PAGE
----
My thoughts on the first chapter were as follows: "Oh no. It's another author trying to be clever and zany. Feels forced. I'm not sure I'm going to like this."

After reading Bluerose's thoughts I'm pretty sure I won't be picking it back up. Definitely appreciated the link in style to Tim Burton! That helps me out. (I've never much liked him.) I think you either like Burton or you don't. I'm not a fan myself so I'll skip it.

That said, I really do appreciate Bluerose taking the time to read and present this book to us. Thank you very much! It's good to be aware of these titles and what the stories are about sometimes, even if we don't get around to reading them for ourselves.

Now I'm curious to know what the rest of you thought. Care to share? (I realize you might not have written up a blog post on this particular book. That's fine! Just share your opinions in the comment section below if you would!)


Next month's read:

Professionalizing Motherhood: Encouraging, Educating, and Equipping Mothers At Home

The discussion will be led by Stephanie of Stephanie's Mommy Brain. You have until Friday, September 28th to read this book.


Amy @ Hope Is the Word said...

Confession--made it through a couple of chapters but couldn't go any further. And I bought my copy, too!

Annette Whipple said...

Well. Um. I read about 1/3 of it...still haven't finished it...for the reasons Bluerose said. Though short, seems a difficult read and it's hard to pick up once down. My library has an audio version, so I may try that because it really seems to have potential, as mentioned in this post.

Diary of an Autodidact said...

I have a couple of chapters left - this month has been busy in the evenings for either me or the kids far too much. I'll post my review soon.

Bluerose said...

I'll admit that I had much higher expectations for this book that what I got, but I'm glad I finally read it. I NEVER would have had the motivation to finish it(with skimming at the end) if not for the fact it was MY pick, so I completely understand those of you who didn't. :)

I am GREATLY relieved that I can move on to other reading projects now, though! ;P

Shonya said...

I didn't even *look* for a copy of it. With moving this month and reading Atlas Shrugged last month. . .well, let's say I've only read four books this month and they were just easy ones. :)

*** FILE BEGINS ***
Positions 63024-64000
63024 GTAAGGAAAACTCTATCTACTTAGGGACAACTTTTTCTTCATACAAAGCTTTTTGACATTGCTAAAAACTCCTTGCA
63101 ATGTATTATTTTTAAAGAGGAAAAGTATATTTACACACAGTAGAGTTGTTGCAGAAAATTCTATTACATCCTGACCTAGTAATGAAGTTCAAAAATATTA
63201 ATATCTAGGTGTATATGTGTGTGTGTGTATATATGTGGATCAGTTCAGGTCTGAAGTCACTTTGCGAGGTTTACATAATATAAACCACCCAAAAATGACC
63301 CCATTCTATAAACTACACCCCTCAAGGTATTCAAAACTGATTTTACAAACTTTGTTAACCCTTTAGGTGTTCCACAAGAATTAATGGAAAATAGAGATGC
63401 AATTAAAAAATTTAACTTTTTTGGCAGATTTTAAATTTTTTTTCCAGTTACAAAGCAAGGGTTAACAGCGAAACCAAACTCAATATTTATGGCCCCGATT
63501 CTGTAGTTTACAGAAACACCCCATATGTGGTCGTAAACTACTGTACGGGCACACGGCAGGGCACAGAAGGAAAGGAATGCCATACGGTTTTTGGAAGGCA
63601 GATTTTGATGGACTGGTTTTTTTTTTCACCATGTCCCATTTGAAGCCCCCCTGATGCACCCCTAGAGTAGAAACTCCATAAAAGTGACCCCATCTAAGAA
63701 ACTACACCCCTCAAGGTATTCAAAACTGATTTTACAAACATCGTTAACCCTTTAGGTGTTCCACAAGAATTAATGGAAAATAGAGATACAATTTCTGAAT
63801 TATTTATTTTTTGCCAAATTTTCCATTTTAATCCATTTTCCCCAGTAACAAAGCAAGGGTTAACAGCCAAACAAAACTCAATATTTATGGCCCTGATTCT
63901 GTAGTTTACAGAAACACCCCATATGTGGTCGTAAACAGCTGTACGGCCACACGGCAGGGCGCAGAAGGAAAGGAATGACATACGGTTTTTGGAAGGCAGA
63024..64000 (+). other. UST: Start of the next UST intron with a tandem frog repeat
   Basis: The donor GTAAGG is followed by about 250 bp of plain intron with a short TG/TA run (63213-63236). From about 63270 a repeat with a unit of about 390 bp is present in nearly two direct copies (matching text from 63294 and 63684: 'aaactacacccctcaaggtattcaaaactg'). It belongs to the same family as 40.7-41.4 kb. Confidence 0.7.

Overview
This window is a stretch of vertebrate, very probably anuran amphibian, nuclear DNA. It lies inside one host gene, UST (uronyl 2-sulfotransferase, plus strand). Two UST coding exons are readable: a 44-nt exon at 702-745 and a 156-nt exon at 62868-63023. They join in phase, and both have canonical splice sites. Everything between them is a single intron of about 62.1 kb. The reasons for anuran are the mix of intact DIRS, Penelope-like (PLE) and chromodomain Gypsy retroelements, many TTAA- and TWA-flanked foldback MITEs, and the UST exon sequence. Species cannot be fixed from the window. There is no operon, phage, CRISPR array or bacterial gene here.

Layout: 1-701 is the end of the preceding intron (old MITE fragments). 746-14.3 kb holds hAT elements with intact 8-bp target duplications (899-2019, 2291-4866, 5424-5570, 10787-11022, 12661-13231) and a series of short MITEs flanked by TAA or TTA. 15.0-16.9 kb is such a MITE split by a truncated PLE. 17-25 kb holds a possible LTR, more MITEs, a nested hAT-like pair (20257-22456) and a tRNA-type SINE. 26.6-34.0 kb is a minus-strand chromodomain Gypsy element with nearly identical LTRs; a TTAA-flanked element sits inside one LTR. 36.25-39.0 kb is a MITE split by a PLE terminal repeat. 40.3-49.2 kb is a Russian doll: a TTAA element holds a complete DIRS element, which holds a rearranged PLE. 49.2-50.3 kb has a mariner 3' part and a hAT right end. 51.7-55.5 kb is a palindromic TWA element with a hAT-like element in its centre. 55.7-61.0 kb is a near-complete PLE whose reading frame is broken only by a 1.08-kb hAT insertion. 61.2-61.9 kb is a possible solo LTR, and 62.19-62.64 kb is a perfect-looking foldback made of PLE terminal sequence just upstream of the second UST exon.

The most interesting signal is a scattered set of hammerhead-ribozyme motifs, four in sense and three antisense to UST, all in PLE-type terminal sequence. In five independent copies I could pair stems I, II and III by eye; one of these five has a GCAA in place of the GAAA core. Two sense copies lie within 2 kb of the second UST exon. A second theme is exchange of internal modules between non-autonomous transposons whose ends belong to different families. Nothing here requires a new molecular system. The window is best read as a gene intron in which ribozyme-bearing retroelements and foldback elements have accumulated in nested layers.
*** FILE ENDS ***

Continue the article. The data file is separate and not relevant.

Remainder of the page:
BerlinerinPoet said...

I had high expectations, but then I read "Tim Burton" and lost them. I don't care for him either.

Anonymous said...

It wasn't at my local library so I didn't get it. I have vowed not to buy anymore books until I read the 100 or so books on my shelf that haven't been read yet. Sounds like a good thing I didn't purchase it.

Diary of an Autodidact said...

Ok, here are my thoughts:

Stephanie said...

I made it about halfway and fizzled out. I just couldn't keep up with the storyline. I like eccentric/fairytale-ish, but this was a wee bit much for me.

Still. I would have picked it for the art myself and truth-be-told was super excited that it was on the book club reading list for that reason. Glad it was one of our selections so I could give it shot! : )

Carrie said...

Hey everyone! You really ought to go read Tim's post. It may change your mind or make you feel less awkward around the book. It changed my impression a bit!

(So, yay for discussions!)

Bluerose said...

Isn't it amazing what a great review can do?! (Just like many of yours!) I was really starting to dwell on all the bad things about the book, but Tim did an awesome job of bringing to life all the wonderful things I DID enjoy. I'm actually looking more forward to the 2nd book now, although I'll still wait for more brainpower!

I agree, though, everyone needs to go read Tim's post.